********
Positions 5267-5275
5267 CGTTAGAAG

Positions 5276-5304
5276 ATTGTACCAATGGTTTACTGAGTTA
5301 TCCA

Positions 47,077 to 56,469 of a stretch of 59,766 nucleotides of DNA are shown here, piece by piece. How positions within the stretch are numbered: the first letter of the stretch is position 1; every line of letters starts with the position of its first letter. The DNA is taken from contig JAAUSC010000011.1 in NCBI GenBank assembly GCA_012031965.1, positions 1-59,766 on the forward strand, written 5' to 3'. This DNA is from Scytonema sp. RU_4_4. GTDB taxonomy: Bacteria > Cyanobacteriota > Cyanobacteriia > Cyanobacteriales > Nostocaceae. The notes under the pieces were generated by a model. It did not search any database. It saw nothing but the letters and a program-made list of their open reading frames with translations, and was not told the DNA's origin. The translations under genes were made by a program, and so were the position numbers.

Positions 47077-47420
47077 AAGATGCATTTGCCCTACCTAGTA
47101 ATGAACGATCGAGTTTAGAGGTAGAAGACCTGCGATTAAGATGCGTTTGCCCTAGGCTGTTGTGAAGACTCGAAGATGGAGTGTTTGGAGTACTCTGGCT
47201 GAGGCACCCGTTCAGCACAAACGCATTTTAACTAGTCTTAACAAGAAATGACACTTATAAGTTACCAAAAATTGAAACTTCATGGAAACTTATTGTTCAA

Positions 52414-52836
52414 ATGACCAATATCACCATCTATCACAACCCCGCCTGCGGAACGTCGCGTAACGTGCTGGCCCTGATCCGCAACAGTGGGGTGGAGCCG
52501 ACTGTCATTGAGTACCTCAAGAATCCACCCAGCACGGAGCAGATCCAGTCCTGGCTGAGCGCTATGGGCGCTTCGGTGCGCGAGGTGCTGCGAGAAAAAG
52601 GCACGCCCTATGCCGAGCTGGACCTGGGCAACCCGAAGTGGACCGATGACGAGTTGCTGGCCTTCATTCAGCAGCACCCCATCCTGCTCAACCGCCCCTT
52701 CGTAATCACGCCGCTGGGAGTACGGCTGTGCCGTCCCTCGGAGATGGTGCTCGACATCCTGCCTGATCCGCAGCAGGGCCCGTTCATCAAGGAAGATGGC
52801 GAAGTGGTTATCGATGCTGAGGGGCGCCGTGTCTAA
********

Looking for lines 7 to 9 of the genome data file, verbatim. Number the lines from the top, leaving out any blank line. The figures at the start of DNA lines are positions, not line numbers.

Positions 47077-47420
47077 AAGATGCATTTGCCCTACCTAGTA
47101 ATGAACGATCGAGTTTAGAGGTAGAAGACCTGCGATTAAGATGCGTTTGCCCTAGGCTGTTGTGAAGACTCGAAGATGGAGTGTTTGGAGTACTCTGGCT